Japan supports the implementation of Security Council Resolution 1325 on Women, Peace, and Security, adopted by the UN in 2000, and in 2015, Japan formulated an Action Plan on Women, Peace, and Security. It is in line with the times that the Second Action Plan, revised in 2019, includes, among other things, ensuring women’s participation in decision-making for conflict prevention, as well as in disaster recovery and disaster management support projects. For 28 years, Japan has also submitted a draft resolution to the UN General Assembly regarding the elimination of nuclear weapons. It notes thatefforts to encompass different generations, areas of the world and genders in disarmament and non-proliferation education underscore efforts and create momentum towards achieving a world without nuclear weapons.” 
 
There is also growing momentum for gender mainstreaming in the field of disarmament and non-proliferation. In particular, the full and equal participation of women in decision-making processes on disarmament and international security, which UN Secretary-General Guterres called for in 2018 when he announced his Disarmament Agenda, is a prime example, and I strongly support the growing recognition that decisions in this area should not be taken solely by men. 
 
As a second-generation A-bomb survivor from Hiroshima, I believe that Japan should continue to promote disarmament efforts that focus on gender mainstreaming. In addition, the participation of women in the field of peace, security, disarmament, and non-proliferation can be furthered by increasing the number of women in conference bodies and establishing a platform that amplifies women’s voices. 

Angela Woodward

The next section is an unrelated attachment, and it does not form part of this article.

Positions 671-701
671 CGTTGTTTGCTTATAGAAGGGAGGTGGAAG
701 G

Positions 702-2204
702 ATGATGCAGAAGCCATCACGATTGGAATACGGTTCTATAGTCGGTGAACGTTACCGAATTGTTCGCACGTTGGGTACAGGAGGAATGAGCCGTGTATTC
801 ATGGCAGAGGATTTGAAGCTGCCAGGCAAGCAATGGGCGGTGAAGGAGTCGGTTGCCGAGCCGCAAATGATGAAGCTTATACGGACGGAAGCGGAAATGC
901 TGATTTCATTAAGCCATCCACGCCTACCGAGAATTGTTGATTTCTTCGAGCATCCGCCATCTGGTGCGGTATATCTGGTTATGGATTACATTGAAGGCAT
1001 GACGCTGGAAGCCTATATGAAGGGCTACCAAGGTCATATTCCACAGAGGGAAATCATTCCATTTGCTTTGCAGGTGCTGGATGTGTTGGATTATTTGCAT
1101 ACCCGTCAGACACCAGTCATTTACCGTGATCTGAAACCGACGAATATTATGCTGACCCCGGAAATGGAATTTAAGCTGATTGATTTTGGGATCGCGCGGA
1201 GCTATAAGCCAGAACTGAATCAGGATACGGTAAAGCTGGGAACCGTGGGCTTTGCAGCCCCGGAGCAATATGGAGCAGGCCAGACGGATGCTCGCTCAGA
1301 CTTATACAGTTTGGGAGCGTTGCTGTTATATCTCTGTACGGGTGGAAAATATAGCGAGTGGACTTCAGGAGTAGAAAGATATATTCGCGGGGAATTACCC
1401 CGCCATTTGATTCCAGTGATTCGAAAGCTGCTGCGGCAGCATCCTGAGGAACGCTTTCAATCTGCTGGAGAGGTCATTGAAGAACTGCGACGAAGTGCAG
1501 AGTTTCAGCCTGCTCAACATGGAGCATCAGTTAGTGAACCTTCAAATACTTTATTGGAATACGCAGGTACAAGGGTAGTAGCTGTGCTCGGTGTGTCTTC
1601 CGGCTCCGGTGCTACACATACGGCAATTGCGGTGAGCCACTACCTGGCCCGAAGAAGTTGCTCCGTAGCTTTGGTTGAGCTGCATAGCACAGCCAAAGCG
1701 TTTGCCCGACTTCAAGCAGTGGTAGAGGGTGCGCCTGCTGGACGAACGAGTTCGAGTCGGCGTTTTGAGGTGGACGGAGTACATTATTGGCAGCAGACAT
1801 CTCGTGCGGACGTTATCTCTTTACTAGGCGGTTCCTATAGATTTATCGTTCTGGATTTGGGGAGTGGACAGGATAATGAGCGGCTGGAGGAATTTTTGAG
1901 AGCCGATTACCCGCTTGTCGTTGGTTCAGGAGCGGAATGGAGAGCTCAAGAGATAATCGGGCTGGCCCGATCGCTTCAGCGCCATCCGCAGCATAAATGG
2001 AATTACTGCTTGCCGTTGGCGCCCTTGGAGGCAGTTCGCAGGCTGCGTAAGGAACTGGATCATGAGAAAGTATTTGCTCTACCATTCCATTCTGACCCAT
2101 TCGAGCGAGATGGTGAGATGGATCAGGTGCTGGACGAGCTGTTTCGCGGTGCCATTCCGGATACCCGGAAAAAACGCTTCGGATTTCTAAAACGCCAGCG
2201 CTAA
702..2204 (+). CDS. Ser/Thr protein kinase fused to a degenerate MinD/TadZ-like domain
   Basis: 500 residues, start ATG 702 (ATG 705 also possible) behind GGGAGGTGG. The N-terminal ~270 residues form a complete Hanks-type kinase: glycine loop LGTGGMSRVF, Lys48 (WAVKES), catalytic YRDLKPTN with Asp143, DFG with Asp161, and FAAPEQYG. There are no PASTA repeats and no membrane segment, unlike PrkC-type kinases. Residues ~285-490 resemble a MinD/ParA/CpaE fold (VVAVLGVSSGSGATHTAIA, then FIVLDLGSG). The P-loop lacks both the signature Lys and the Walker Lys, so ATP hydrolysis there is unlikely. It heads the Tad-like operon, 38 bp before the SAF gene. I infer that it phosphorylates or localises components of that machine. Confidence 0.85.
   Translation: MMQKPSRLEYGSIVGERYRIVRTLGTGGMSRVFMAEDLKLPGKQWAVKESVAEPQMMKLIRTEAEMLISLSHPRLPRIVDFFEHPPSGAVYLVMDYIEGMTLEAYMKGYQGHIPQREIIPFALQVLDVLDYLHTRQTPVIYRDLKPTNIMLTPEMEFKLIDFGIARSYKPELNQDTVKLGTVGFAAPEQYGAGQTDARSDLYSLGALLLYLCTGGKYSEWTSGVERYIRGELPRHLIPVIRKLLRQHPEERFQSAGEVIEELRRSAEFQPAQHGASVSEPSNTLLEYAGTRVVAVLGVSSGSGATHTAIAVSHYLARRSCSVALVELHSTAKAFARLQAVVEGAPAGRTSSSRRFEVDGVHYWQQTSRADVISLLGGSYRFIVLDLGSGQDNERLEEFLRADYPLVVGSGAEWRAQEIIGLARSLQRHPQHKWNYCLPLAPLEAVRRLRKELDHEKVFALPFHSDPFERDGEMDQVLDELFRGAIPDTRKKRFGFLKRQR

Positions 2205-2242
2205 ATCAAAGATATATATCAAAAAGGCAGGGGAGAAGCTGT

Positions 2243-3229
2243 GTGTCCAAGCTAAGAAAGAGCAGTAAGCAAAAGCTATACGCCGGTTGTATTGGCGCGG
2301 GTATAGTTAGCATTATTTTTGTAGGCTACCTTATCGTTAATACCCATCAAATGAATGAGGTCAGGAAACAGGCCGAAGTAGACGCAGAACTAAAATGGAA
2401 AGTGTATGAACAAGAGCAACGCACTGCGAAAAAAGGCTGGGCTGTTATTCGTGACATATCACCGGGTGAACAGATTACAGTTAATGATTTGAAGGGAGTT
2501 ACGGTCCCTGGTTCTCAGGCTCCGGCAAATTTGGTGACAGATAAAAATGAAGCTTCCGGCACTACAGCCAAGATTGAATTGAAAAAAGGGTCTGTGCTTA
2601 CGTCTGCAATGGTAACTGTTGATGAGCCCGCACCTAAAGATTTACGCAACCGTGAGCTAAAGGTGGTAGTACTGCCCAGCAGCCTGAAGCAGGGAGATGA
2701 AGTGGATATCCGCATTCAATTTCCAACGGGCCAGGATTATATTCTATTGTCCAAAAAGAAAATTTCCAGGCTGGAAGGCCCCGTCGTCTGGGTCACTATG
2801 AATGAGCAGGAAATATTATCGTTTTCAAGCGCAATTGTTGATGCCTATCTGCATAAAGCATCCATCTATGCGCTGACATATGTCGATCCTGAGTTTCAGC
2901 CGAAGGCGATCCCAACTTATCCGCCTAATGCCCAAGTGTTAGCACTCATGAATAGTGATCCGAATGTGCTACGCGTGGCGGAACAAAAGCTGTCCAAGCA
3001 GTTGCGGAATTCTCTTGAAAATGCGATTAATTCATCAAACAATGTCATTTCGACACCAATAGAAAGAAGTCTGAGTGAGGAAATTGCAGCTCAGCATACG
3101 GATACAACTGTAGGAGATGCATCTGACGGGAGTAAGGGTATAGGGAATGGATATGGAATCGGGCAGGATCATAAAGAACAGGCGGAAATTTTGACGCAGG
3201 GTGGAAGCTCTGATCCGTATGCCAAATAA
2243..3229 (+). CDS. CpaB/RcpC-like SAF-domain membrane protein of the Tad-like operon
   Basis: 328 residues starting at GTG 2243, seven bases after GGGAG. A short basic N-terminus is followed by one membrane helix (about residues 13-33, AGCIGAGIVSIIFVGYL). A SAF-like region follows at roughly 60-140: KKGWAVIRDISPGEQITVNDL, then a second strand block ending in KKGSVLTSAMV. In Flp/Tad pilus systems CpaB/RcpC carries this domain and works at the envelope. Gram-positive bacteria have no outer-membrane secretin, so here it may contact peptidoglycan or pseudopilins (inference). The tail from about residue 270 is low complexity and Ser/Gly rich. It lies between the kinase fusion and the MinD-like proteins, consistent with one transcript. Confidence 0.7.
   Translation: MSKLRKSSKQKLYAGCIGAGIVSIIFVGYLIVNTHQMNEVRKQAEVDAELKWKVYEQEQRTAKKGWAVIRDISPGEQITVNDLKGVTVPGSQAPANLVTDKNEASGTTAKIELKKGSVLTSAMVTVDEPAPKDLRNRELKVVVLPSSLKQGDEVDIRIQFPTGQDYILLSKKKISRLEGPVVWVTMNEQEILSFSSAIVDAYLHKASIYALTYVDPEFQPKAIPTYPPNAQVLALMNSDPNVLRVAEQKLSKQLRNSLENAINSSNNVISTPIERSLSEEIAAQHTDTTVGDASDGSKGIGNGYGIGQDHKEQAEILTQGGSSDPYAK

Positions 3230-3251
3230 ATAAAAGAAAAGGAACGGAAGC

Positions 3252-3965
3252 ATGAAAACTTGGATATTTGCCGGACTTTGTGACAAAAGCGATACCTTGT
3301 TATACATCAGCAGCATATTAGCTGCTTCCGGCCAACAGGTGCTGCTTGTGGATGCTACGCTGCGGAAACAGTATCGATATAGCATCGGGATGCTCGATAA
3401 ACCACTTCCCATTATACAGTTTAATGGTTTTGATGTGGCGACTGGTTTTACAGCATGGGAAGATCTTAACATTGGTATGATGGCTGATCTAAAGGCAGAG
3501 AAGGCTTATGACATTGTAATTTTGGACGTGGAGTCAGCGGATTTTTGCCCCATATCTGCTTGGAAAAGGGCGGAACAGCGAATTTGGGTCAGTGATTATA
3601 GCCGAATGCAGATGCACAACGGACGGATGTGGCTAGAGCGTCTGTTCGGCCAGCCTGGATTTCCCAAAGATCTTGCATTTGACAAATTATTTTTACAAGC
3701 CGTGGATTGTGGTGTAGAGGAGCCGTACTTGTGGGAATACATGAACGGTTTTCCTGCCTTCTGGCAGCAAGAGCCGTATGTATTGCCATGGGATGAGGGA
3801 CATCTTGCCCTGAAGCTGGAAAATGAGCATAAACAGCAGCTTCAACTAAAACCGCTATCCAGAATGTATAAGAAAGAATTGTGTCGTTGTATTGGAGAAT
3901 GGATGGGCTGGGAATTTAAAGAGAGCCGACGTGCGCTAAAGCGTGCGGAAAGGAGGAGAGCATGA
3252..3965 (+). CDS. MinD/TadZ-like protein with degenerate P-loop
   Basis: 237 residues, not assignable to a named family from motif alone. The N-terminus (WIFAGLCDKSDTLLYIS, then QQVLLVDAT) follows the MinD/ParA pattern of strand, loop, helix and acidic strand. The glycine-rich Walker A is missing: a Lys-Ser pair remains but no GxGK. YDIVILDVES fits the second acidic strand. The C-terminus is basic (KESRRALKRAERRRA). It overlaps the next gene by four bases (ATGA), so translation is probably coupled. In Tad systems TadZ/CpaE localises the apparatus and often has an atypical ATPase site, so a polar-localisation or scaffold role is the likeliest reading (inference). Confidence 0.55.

Deputy Executive Director of the Verification Research, Training and Information Centre, New Zealand.

Recent analysis by the United Nations Institute for Disarmament Research (UNIDIR) and think tanks on the state of gender equality in the international security sector has revealed what had been quietly acknowledged but not previously quantified or challenged: that women are woefully underrepresented in peace and security diplomacy. Over twenty years after the adoption of UN Security Council Resolution 1325 in 2000, women still hold lower-ranking positions than their male counterparts or are left out altogether of many state’s delegations to arms control and disarmament treaty meetings.   

Greater diversity leads to improved decision-making, as more perspectives are brought to bear on the issue at hand. Improving gender diversity in arms control and disarmament diplomacy can be expected to improve the quality of decision-making and encourage greater acceptance of gender perspectives in the arms control and disarmament discourse. 

Achieving greater gender diversity will require institutional change in foreign ministries to better support women diplomats working in the multilateral, international security track, as well as structural change in the way diplomacy is conducted. Frequent travel and late-night meetings are barriers to participation for anyone with family and care responsibilities at home. The conduct of diplomacy necessarily adapted to meet challenges posed by COVID-19, and it must do so again to rectify the inequity of gender imbalance in this field which deliberates on issues of global, potentially catastrophic, consequence.